3 Strategies to Stretch Your Food Dollars
As the COVID-19 pandemic continues, you may have to stretch a lower income to cover regular expenses. If your income has been reduced or you have had a lot of unexpected expenses, having enough money to feed yourself and your family may be a challenge. Food is a necessity to maintain a healthy life. But other expenses may become a priority, which reduces the amount of money you can spend on groceries.
1. Eat Healthy, Hearty Foods
We need to eat regularly, not just so we don’t feel hungry, but also to help us think clearly to do daily work, to stay healthy to avoid illness, and so children can learn and grow. Food that is high in protein (meats and dairy), carbohydrates (rice, pasta, and bread), and fats (whole milk and cheese) are going to fill you up and keep you going. These are better choices than fast food, chips, crackers, soda, and sweets.
2. Plan Ahead and Cook Simple Meals
When you need to stretch your food dollars, plan simple meals with few ingredients. It isn’t about how many different foods you have for a meal, but about the amount of food needed to feed your household. Now may not be the time to get creative. Regularly take an inventory of the food in the cupboard so you can plan to use the ingredients that you have. Also, use fresh produce soon after purchasing so it doesn’t spoil. Consider buying in bulk. You can purchase grain products such as rice, pasta, and cereals in larger quantities, so that they cost less per serving. Shop sales and, if possible, buy extra of the sale items that you regularly use. Look for coupons for foods you regularly buy. This takes a little extra time but can pay off with great savings.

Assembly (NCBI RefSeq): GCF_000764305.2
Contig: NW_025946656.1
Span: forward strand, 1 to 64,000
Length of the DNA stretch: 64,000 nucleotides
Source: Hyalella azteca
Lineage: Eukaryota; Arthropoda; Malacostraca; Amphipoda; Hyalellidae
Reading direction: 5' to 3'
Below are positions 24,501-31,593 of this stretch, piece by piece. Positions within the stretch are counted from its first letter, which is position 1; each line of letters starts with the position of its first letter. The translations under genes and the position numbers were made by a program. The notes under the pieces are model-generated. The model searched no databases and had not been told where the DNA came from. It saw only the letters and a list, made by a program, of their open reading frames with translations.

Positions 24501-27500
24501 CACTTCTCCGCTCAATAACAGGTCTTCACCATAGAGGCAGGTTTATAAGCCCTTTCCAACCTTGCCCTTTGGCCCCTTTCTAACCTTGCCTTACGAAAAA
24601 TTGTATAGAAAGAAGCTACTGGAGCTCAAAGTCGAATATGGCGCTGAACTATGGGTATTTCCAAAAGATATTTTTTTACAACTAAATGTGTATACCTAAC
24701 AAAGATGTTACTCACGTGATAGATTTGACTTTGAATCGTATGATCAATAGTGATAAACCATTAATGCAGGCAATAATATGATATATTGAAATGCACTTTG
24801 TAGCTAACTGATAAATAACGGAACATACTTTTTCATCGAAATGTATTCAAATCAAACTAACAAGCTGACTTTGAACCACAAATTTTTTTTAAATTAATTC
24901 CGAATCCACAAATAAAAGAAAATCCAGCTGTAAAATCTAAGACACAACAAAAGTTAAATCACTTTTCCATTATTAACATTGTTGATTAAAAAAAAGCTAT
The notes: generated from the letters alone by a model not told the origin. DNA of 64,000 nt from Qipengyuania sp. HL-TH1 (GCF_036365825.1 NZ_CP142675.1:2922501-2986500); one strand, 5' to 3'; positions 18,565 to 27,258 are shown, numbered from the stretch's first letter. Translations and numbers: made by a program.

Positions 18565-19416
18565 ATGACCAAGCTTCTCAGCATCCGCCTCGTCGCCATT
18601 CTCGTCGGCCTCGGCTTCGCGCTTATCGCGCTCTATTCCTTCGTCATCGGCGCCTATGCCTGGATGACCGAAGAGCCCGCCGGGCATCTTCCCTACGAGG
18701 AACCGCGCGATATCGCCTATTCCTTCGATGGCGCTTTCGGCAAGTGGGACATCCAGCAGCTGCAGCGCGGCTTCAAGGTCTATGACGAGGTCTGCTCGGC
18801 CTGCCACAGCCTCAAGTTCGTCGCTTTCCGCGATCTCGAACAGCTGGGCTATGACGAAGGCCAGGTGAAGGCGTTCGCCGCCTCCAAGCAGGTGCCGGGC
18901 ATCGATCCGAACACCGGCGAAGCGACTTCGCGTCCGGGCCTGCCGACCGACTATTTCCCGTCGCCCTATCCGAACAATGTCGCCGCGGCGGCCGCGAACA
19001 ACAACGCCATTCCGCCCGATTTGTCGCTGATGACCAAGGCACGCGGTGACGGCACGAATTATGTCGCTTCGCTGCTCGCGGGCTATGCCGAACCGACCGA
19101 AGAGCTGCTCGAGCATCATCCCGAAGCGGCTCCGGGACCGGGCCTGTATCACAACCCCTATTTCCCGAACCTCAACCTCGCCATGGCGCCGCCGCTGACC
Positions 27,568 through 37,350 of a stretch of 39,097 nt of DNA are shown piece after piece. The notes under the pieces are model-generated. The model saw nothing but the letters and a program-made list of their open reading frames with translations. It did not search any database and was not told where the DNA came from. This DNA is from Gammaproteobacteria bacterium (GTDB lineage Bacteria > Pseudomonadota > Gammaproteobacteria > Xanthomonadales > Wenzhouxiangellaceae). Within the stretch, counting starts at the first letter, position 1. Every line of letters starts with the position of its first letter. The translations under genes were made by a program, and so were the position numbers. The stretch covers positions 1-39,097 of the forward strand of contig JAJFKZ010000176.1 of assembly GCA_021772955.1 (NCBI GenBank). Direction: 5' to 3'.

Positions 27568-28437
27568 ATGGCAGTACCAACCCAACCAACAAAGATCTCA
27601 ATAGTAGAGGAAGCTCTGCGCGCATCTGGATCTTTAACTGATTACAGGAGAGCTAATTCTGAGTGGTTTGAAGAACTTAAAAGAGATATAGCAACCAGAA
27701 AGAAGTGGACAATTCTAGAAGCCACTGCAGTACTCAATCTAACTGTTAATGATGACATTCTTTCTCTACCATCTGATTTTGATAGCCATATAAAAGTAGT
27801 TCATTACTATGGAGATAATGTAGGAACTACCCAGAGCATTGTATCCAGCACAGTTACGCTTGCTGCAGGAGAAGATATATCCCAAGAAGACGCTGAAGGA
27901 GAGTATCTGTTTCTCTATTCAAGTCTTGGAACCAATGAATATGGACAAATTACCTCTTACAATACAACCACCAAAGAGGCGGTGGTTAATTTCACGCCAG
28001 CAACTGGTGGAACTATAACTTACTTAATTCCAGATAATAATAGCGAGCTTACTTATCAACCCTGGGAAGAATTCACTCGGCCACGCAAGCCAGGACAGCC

3. Find Resources to Help
In addition to making good use of the foods you purchase, consider checking your local community for food assistance programs. There are many programs from non-profit organizations that help local residents meet their food needs. Feeding America is a national program that helps connect people with local food banks. When you visit the website you can search for food programs in your community. Full Cart is a virtual emergency food assistance center that delivers food to you. You can find an application for the program on the website. Your community may also have emergency food programs or free meal programs that are organized by faith-based organizations.
A financial shortfall could be a short or long term situation. Staying healthy is important for your well-being. Review how you manage and prepare meals and look for additional resources that will help you during this time.
Lorna Saboe-Wounded Head is an Accredited Financial Counselor® with over 12 years of experience teaching individuals and families about personal finance topics. She has taught all ages, from middle school to older adults. Lorna likes to work with individuals and families to help them become more confident in making financial decisions.